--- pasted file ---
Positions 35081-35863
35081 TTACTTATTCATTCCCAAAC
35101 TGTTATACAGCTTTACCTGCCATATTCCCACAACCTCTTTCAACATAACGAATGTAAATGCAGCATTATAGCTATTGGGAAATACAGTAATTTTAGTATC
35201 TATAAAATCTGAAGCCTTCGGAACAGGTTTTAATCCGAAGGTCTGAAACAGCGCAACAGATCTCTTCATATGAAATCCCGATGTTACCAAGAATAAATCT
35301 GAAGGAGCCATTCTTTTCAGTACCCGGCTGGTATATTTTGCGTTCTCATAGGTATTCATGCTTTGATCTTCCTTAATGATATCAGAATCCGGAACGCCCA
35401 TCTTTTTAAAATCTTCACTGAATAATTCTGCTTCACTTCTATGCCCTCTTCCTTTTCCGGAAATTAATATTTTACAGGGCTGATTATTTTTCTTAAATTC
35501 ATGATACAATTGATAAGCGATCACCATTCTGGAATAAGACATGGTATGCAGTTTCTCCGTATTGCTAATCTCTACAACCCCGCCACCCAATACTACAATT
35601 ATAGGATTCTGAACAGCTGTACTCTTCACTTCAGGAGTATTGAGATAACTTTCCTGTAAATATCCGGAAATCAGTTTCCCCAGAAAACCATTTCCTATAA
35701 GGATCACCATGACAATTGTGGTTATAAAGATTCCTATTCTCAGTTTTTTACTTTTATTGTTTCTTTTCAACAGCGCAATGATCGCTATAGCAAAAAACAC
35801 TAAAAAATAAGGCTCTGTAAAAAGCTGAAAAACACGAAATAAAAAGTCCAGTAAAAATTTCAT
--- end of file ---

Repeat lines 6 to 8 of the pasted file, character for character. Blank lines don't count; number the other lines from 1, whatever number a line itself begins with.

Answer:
35401 TCTTTTTAAAATCTTCACTGAATAATTCTGCTTCACTTCTATGCCCTCTTCCTTTTCCGGAAATTAATATTTTACAGGGCTGATTATTTTTCTTAAATTC
35501 ATGATACAATTGATAAGCGATCACCATTCTGGAATAAGACATGGTATGCAGTTTCTCCGTATTGCTAATCTCTACAACCCCGCCACCCAATACTACAATT
35601 ATAGGATTCTGAACAGCTGTACTCTTCACTTCAGGAGTATTGAGATAACTTTCCTGTAAATATCCGGAAATCAGTTTCCCCAGAAAACCATTTCCTATAA